by Mary Kuntz

Convennnnnnnnnnnnnnnntion time!!! Yes! Yes! Yes!

Let's see, what'll it be this year?? Hm... :::rummaging through the closet::: Klingon? Vulcan? Bajoran? Ferengi... what about Ferengi??

So now you know what goes through my head when convention time approaches. Decisions, decisions. But I usually end up going as myself [no jokes please], and this year I did again, not because I was out of ideas, nor because some introverted alter-ego suddenly surfaced, but because our local Star Trek International Shuttle, Shuttle Fearless, was hosting Armin Shimerman, Quark of Deep Space 9, for breakfast before the convention. You can imagine our excitement, the build-up of expectations, not to mention the nervousness. Well, I certainly made sure I had plenty of extra batteries for the tape recorder, a generous supply of paper and lead for the ol' pencil, my ST comm badge engraved with the Shuttle's NCC number, and my gold MasterCard, then shuttled ...er, drove over to the local Hilton where the convention was being held.

Dramatic entrance? How about a genuine smile and a, "Hi. I'm Armin," in answer to the surprise on our faces. But our embarrassment quickly dissipated as he chuckled, shook hands all around, and explained, "I have no jealousy at the fact that other people are recognized in the street and I'm not. Believe me, I'm more than thankful for my anonymity."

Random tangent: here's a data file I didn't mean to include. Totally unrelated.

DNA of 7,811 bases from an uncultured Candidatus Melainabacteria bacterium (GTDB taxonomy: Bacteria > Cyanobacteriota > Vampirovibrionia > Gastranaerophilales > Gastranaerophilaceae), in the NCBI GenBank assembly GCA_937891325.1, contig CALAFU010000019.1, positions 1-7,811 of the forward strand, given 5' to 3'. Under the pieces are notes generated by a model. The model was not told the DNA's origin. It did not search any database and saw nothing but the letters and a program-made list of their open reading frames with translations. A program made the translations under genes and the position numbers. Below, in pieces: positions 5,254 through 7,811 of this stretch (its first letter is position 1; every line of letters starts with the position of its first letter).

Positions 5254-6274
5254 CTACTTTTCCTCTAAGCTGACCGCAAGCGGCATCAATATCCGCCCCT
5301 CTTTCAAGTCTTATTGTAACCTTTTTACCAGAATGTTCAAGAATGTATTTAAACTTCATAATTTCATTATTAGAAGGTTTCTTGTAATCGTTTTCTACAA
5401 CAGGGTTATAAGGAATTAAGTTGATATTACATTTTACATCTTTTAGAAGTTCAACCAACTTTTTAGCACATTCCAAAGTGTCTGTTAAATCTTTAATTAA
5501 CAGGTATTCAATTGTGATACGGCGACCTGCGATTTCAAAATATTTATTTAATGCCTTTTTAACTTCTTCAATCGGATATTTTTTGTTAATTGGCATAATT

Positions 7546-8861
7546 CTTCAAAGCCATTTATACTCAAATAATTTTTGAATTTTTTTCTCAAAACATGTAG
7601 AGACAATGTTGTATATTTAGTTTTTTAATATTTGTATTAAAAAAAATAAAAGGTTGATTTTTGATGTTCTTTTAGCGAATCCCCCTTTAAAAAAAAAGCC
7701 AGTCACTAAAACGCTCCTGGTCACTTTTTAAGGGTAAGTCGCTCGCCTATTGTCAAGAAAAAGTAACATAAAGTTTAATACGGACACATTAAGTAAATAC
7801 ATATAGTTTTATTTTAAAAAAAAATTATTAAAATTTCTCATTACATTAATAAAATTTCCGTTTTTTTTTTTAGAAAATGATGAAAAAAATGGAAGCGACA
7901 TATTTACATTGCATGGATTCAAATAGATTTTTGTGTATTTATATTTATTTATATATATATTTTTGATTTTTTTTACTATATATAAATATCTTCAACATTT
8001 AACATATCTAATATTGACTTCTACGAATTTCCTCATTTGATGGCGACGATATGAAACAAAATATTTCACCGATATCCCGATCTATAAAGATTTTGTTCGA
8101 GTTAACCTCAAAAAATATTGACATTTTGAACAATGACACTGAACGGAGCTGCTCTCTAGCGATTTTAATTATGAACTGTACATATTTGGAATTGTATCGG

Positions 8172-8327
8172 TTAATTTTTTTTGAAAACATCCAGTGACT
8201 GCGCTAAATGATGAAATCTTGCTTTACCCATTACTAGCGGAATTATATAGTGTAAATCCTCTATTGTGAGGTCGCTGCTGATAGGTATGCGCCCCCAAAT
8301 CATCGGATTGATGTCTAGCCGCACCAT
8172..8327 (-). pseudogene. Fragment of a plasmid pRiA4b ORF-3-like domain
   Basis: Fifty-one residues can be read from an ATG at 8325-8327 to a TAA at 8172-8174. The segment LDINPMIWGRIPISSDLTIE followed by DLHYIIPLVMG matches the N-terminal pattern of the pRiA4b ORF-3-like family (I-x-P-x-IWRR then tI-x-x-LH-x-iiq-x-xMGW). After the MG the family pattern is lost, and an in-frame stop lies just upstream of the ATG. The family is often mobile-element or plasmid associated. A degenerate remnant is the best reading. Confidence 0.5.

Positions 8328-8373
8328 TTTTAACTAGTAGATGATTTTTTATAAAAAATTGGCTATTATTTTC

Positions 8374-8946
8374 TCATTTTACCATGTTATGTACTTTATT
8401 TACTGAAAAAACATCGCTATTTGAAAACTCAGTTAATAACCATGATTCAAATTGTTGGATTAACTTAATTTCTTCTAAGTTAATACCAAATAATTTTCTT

Now that the formalities were over, I began to wonder how to break the ice. I mean, how do you talk to someone you've admired for years on DS9, now you see him face-to-face? But Armin settled back in his chair, looked to our CO, Becky Norris, and asked, "So - tell me about this shuttle. How did you get started?" And that was the first lesson I learned about Armin Shimerman. He's a genuine, personable, down-to-earth type guy who's just as interested in your life as you are in his. The next forty-five minutes were pure enjoyment as questions ran the gamut from makeup to characterization and Shakespeare.

Shakespeare? As with many Star Trek actors, Armin's roots lie in Shakespeare. "One of the things that Star Trek deals with is larger-than-life issues, and usually classical theater deals with that kind of acting and approach, so they look to the theater for their actors."

Letek, the first Ferengi he played in TNG's Last Outpost, was based a little on Richard III, he confides. Richard is a ferocious, blood-thirsty, awkwardly-built character, and the Ferengi were originally a ferocious species. "They were meant to be short Klingons who ate their young. Well... ate their enemies, anyway," he modified as we gasped. "I've actually been ridden with guilt about that first episode. Roddenberry was enough of a visionary to believe that height didn't make any difference, it was what was inside the soul and the mind. But the director looked at these three short guys wearing fur, and just thought these are the Three Stooges, so he shot it that way. What the director and I created was a rather comic race, and the actors who followed in my footsteps were left with those parameters, and we went off on a line that was never meant to be."